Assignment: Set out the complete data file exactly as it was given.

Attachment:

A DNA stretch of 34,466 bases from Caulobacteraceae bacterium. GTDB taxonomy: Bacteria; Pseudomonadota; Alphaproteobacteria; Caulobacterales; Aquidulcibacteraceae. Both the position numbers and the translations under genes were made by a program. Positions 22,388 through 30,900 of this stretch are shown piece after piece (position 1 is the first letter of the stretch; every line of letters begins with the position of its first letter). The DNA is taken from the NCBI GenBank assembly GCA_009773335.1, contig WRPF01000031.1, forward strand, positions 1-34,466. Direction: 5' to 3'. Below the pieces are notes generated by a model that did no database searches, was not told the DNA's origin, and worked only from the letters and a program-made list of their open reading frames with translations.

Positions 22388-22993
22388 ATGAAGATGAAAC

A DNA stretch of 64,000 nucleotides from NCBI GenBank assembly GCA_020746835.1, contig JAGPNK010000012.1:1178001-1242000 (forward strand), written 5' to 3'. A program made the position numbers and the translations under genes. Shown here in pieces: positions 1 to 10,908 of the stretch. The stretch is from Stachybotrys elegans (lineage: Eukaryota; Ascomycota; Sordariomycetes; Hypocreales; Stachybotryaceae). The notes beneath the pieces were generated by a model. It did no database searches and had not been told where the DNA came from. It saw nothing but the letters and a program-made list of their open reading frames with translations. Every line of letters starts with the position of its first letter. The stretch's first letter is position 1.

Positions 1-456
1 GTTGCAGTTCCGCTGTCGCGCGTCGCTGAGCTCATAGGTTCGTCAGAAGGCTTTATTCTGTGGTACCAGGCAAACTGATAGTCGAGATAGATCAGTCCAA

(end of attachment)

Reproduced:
A DNA stretch of 34,466 bases from Caulobacteraceae bacterium. GTDB taxonomy: Bacteria; Pseudomonadota; Alphaproteobacteria; Caulobacterales; Aquidulcibacteraceae. Both the position numbers and the translations under genes were made by a program. Positions 22,388 through 30,900 of this stretch are shown piece after piece (position 1 is the first letter of the stretch; every line of letters begins with the position of its first letter). The DNA is taken from the NCBI GenBank assembly GCA_009773335.1, contig WRPF01000031.1, forward strand, positions 1-34,466. Direction: 5' to 3'. Below the pieces are notes generated by a model that did no database searches, was not told the DNA's origin, and worked only from the letters and a program-made list of their open reading frames with translations.

Positions 22388-22993
22388 ATGAAGATGAAAC

A DNA stretch of 64,000 nucleotides from NCBI GenBank assembly GCA_020746835.1, contig JAGPNK010000012.1:1178001-1242000 (forward strand), written 5' to 3'. A program made the position numbers and the translations under genes. Shown here in pieces: positions 1 to 10,908 of the stretch. The stretch is from Stachybotrys elegans (lineage: Eukaryota; Ascomycota; Sordariomycetes; Hypocreales; Stachybotryaceae). The notes beneath the pieces were generated by a model. It did no database searches and had not been told where the DNA came from. It saw nothing but the letters and a program-made list of their open reading frames with translations. Every line of letters starts with the position of its first letter. The stretch's first letter is position 1.

Positions 1-456
1 GTTGCAGTTCCGCTGTCGCGCGTCGCTGAGCTCATAGGTTCGTCAGAAGGCTTTATTCTGTGGTACCAGGCAAACTGATAGTCGAGATAGATCAGTCCAA